Posted 27/08/2020. Germana Bancone and colleagues from EDCD (Nepal) and SMRU conducted this study in malaria endemic districts of Nepal, showing that G6PD deficiency is prevalent among most ethnic groups across the region. G6PD testing will be necessary for safe deployment of 8-aminoquinolines in order to eliminate Plasmodium vivax malaria in Nepal.
Posted 17/10/2016. Training local Karen and Burman women as skilled birth attendants in refugee settings resulted in no adverse perinatal outcomes and many positive outcomes such as a drop in stillbirths and infant deaths and more babies being born in clinics rather than at home, says a new study, led by Professor Rose McGready and published in PLOS ONE.
Posted 16/07/2019. Worrying nutritional trends in possibly the longest and largest cohort of nearly 50,000 refugee and migrant pregnant women in a LMIC setting. Ahmar Hashmi and colleagues at SMRU summarise trends in under- and over-nutrition among pregnant women, and show a double burden of malnutrition in these marginalised and vulnerable communities from the Myanmar-Thailand border.
Posted 25/04/2018. Mary-Ellen Gilder and colleagues at SMRU demonstrate low levels of primaquine in breast milk, findings that should change treatment policy allowing more breastfeeding women to be cured of P.vivax. This will potentially reduce the global burden of this infection which has significant negative consequences for pregnant mothers and infants.
Posted 22/10/2019. Rose McGready and SMRU colleagues contributed RCT data from the Thailand-Myanmar border to this large review on low- and middle-income countries (21 studies in 20 882 children). The results suggests targeting parental, environmental and nutritional factors from pre-pregnancy through childhood, as a way forward to improve health and development of children in such settings.
Posted 05/07/2019. Health information can be life-saving, but how can it be conveyed to those who could benefit most? Through analysis of an unsuccessful public health campaign, Mary Ellen Gilder and SMRU colleagues learned from migrant women valuable lessons about health messaging in communities where most women do not complete the fourth grade.
Posted 02/07/2019. Highly efficacious treatment can limit the cumulative deleterious impact of malaria during pregnancy on the mother and fetus. Correct assessment of treatment efficacy with an adequate length of follow up is required. Makoto Saito and colleagues at the Shoklo Malaria Research Unit (SMRU) on the Thailand-Myanmar border suggest that pregnant women need to be followed up longer than the currently recommended duration of follow-up to assess antimalarial drug efficacy.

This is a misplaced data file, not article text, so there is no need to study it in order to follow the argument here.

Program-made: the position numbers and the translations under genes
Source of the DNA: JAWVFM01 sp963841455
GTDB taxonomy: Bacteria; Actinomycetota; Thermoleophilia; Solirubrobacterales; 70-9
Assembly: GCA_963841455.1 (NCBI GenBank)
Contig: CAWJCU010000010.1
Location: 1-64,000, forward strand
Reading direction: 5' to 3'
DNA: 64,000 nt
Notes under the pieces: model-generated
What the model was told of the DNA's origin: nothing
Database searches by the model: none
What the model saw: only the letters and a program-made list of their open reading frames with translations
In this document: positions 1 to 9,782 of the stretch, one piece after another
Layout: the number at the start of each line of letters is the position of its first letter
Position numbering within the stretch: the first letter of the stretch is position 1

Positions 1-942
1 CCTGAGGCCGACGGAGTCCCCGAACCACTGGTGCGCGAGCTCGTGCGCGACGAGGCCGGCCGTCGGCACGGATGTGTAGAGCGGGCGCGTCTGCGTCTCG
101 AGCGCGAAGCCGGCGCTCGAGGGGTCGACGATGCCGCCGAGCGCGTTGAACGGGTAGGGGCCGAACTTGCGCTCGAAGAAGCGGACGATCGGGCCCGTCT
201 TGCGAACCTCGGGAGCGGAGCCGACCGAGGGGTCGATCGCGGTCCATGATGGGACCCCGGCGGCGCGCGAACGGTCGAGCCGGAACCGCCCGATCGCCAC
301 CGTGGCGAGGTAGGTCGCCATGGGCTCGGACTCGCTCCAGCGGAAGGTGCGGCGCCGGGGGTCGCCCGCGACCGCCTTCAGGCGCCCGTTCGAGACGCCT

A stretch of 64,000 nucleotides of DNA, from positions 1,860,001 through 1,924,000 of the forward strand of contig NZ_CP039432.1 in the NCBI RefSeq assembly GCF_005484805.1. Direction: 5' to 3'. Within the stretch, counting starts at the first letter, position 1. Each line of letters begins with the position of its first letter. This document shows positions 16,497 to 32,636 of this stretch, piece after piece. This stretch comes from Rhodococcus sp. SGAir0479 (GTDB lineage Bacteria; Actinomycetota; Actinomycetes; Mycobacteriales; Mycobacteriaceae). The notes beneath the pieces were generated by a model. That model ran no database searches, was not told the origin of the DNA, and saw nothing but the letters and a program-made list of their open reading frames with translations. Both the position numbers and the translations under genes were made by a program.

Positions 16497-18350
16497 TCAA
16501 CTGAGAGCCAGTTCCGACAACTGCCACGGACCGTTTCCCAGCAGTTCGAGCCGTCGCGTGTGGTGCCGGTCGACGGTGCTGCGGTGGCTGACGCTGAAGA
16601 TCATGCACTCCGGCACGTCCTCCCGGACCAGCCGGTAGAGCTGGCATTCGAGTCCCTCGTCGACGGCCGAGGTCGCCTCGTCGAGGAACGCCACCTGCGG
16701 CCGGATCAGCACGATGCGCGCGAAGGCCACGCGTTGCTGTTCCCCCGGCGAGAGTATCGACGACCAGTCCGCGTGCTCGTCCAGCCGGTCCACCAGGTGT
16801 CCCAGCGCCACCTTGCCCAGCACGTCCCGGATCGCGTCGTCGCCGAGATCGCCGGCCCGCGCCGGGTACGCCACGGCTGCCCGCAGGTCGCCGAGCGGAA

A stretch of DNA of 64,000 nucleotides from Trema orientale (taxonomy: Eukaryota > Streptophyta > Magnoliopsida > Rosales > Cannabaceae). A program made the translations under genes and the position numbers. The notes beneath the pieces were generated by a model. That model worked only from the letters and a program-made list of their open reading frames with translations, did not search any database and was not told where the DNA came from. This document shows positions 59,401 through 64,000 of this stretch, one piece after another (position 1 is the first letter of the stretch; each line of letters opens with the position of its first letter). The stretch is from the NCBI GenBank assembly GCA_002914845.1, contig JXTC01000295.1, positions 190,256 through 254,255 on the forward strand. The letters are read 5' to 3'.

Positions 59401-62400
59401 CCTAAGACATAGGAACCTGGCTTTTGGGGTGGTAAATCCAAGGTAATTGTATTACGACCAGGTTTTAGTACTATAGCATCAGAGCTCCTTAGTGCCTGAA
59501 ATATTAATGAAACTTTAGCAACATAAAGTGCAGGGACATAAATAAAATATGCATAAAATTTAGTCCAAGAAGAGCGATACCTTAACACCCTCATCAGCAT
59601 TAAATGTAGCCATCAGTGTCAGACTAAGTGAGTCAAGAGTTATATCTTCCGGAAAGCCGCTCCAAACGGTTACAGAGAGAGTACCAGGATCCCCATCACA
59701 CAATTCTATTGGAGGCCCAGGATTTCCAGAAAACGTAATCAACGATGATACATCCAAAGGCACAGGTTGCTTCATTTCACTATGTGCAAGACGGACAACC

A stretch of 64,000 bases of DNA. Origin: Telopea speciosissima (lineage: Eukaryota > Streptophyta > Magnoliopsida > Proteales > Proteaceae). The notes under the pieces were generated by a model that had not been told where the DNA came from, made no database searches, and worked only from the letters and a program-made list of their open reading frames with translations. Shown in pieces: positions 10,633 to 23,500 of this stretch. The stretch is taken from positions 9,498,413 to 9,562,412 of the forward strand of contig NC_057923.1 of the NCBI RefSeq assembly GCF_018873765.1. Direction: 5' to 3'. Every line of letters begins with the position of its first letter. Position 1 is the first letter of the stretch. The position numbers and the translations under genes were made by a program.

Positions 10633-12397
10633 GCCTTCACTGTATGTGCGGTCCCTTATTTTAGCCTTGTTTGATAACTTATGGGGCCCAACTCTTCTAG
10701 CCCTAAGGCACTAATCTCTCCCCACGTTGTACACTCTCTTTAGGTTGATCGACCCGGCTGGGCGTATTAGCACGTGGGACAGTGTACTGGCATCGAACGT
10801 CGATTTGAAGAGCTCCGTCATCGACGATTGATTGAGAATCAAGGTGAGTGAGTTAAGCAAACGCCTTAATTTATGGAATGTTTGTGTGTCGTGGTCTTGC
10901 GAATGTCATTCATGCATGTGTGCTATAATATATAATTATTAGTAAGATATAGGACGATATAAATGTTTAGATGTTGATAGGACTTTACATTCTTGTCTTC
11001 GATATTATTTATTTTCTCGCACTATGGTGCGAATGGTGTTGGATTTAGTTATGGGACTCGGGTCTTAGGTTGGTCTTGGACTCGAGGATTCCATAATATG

Posted 17/10/2017. Plasmodium falciparum and Plasmodium vivax malaria in pregnancy both increase stillbirth risk, which is likely to increase as endemicity declines. A study by SMRU and University of Melbourne researchers shows that better P. falciparum malaria control efforts could prevent up to 1 in 5 to 8 stillbirths in sub-Saharan Africa.
Which infections are most common in the Chiangrai region? How should we treat them and how can we improve diagnostic? Which strategies are most effective in directing antibiotic treatment? Blog by Carlo Perrone, research physician based at the Chiang Rai Clinical Research Unit in Chiangrai, Thailand.
"Although it is hard to look beyond the pandemic right now," says President of the Academy of Medical Sciences Professor Dame Anne Johnson, "I want to stress how important it is that the Academy Fellowship represents the widest diversity of biomedical and health sciences. The greatest health advances rely on the findings of many types of research, and on multidisciplinary teams and cross-sector and global collaboration."
Millions of children weighing less than 15kg are currently denied access to Ivermectin treatment due to insufficient safety data being available to support a change to the current label indication. The WorldWide Antimalarial Resistance Network’s new meta-analysis provides evidence that supports removing this barrier and improving treatment equity.
Evidence from a new study, initiated by the Primaquine Roll Out Group and conducted at WWARN, supports the World Health Organization (WHO) recommendation for use of 0.25mg/kg dose of primaquine (PQ) combined with artemisinin-based combination therapies (ACT) to block Plasmodium falciparum transmission.
A study to explore the variations of how microscopy methods are reported in published malaria studies has recommended standardised procedures should be implemented for methodological consistency and comparability of clinical trial outcomes.
Blog by Rima Shretta. Preliminary efficacy results from three vaccine candidates currently in Phase 3 trials have shown an efficacy of more than 90% against the development of symptomatic COVID-19. While these results are promising, all vaccines are in relatively early stages of testing. A comprehensive and transparent roadmap is urgently needed, to determine how limited doses of the first vaccines to be licensed will be distributed, together with which groups will initially be prioritized.